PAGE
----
Ranking Nigerian universities in global context
The ranking of higher institutions of learning has since become a global practice. Shanghai Academic Ranking of World Universities and Times Higher Education World University Ranking have globally ranked universities periodically. It is a form of quality assurance with an embedded power relations. Those rated at the top of the ladder of the ranking matrix are obviously seen as the best institutions and the destination of those in search of the holy grail of academic achievement.
Thus, in terms of capitalisation of learning, it brings money into the economy of countries so rated including research benefits. In the light of this perspective and the recent outburst of Dr. Wale Babalakin to the effect that Nigerian universities must take a pride of place in these ranking than the current 800th position, it becomes pertinent to revisit once more the parlous state of the educational sector in the country.
At the University of Ilorin’s Third Yearly Registry Lecture Series, titled: ‘Public Service Rules And University Administration: Re-engineering For Excellence’, Dr. Babalakin who is the Pro-Chancellor of the University of Lagos, bemoaned the low ranking of Nigerian higher institutions in the global matrix and then called for the immediate revamping of higher institutions of learning to improve their global ranking. On an optimistic tone, he even suggested a five-year time frame for achieving a place in the cluster of the best 100 universities globally. However, mindful of the constraint, namely, funding from the vantage position of being government’s chief negotiator with Academic Staff Union of Universities (ASUU), he noted that from the needs assessments of Nigerian universities, about N1.2m would be required to train a student yearly and then posed the question regarding where the funding would come from.
For him someone must pay. In his words: “A school of thought is that the money must come from government. If the government can afford it, why not? But where will it come from? Our position, as negotiators for the government, is that somebody must pay – either government or someone else – but we are not willing to delay the revitalisation of Nigerian universities.”
The above question on whose responsibility it is to pay for education is thought provoking. But the question was left unanswered. The crucial starting point is that we must answer the question as to what education is. Is it a public or private good? We believe it is a public good and therefore public authorities cannot shy away from shouldering the responsibility besides other funding innovations.
ASUU as a major stakeholder in the higher institutions of learning has always been forthcoming in terms of solution to revamp the educational sector and has often pointed the way in terms of meeting the funding requirements of universities beyond government fixation to commercialisation and privatisation of higher education in the country. The central government in Nigeria has persistently underfunded education. In terms of budgetary allocation, it has never exceed seven per cent in the last two decades. This is a far cry from the UNESCO threshold of 26 per cent, which countries like Ghana and Mauritius have exceeded.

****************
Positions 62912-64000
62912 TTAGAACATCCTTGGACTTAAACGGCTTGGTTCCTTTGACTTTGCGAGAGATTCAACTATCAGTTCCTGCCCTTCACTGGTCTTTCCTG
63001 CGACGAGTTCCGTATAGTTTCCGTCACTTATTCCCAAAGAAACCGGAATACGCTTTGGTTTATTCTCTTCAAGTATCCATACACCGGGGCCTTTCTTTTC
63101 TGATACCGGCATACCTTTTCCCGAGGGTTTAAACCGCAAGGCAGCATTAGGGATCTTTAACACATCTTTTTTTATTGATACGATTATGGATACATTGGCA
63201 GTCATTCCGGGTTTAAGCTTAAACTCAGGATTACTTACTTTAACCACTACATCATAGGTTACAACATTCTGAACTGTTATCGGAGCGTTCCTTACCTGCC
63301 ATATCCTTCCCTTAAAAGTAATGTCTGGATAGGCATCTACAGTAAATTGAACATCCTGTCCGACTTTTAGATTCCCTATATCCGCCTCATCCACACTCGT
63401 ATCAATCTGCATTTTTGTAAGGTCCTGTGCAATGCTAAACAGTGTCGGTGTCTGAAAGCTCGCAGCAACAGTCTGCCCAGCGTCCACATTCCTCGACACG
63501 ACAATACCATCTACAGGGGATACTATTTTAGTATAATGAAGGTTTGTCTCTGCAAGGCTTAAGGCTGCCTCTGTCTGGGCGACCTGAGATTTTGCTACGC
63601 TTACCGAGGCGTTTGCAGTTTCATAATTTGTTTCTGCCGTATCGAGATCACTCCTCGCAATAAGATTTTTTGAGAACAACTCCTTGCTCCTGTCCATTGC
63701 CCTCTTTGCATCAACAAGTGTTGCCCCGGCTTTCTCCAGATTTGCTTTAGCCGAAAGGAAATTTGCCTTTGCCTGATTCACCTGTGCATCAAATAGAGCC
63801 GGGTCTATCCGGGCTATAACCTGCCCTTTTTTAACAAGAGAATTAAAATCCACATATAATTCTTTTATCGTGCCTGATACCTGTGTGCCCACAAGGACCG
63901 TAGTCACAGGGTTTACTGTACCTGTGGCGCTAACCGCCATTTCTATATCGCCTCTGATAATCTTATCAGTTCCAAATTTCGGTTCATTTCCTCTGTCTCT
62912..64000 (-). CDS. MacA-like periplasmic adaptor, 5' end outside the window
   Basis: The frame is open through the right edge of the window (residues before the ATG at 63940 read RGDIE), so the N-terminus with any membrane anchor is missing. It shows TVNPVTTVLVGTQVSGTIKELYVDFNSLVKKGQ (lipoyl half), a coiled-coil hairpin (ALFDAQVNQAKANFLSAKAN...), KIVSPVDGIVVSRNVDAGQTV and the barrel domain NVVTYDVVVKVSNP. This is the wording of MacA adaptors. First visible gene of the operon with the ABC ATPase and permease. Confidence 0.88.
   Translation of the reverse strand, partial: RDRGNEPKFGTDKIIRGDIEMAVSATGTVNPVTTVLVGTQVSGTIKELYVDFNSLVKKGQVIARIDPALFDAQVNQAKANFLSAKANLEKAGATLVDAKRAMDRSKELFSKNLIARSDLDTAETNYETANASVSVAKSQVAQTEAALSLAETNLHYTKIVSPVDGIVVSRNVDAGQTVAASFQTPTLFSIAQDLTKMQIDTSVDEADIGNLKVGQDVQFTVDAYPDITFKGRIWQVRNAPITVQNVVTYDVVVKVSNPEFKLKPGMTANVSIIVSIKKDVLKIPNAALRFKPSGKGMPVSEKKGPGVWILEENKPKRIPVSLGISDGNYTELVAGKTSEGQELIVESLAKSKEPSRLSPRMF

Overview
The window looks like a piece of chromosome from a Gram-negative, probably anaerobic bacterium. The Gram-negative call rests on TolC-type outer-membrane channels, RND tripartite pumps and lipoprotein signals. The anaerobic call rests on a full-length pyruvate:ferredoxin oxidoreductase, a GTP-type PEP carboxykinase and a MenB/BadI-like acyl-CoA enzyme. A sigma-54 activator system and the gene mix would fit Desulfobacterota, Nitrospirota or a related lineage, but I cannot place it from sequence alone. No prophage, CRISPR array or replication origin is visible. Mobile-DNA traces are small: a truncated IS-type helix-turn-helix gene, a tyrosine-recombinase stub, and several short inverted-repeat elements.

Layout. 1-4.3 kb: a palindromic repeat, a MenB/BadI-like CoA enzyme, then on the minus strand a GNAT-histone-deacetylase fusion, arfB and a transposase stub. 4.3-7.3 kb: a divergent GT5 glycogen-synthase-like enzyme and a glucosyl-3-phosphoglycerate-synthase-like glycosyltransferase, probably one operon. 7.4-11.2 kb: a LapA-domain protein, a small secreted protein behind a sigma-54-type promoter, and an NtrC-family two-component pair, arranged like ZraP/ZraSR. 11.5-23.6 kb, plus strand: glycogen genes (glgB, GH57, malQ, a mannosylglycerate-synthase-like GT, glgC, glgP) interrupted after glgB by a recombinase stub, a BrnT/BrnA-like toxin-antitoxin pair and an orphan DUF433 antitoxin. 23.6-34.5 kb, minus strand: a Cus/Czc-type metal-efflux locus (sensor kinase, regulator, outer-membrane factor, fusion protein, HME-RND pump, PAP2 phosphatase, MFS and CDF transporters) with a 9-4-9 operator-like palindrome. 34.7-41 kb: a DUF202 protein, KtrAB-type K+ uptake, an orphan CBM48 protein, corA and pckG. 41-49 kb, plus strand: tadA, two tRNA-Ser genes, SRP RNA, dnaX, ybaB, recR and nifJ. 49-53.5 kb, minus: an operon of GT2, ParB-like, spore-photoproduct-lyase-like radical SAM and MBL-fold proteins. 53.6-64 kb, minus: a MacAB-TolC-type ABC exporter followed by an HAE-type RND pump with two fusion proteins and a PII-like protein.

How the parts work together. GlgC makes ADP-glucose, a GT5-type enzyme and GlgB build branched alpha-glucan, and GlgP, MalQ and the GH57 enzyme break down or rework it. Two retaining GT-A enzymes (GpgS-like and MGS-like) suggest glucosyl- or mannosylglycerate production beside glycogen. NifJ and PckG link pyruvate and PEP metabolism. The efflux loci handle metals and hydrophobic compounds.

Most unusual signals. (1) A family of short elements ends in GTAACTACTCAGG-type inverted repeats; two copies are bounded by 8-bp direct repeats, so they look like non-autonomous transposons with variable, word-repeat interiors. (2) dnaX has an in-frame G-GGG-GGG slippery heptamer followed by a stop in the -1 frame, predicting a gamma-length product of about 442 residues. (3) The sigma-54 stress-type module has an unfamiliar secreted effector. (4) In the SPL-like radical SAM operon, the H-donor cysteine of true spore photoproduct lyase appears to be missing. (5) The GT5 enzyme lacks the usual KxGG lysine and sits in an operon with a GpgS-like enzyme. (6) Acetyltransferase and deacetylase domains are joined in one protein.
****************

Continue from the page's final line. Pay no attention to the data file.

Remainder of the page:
As ASUU has consistently averred what is required is political will and financial commitment to pull the educational sector out of the woods. The tertiary education teachers’ association made bold to suggest funding sources, which “include the Education Tax Fund to be amended to Higher Education Fund for effective rehabilitation, restoration and repositioning of tertiary educational institutions in Nigeria; Petroleum Technology Development Fund (PTDF) to be accessed and effectively utilised for research, training and development of academic staff; Patronage of University Services by the Federal and State agencies for quality consultancies on the basis of due process; attraction of Funds from Alumni Association through direct funding, endorsements, bequests, etc. and private sector contributions including voluntary agencies and philanthropic individuals.”
Leaping into the cluster of the best 100 is hardly possible without a serious consideration of ASUU’s position. Also, it should be noted that improvement in ranking is a function of many factors. Some of these factors include presence in the global communication highway by means of Internet communication, which the Shanghai ranking matrix calls Bibliometric data. This allows the scholarly community globally to access research outputs of universities with active domains and from sundry universal online resources such as Web of Science and InCites. Another is prestigious award won by staff of an institution, papers published in top rate journals, normalised citation impact and international collaboration. ‘The Times’ Higher Education World University Ranking index focuses on faculty citation, employers reputation, faculty-students ratio and proportion of international students. The learning condition in Nigeria and widespread insecurity are obvious constraints to achieving some of these benchmarks.
Nonetheless, we believe that through prioritisation of expenditure, and application of ASUU proffered solutions, government can meet these obligations and easily revitalise the educational sector and make the country the envy of others. Ambiguity and prevarication regarding what is to be done would render Babalakin’s optimism a mirage, sadly at a time education quality has become a weapon of country and global competitiveness.
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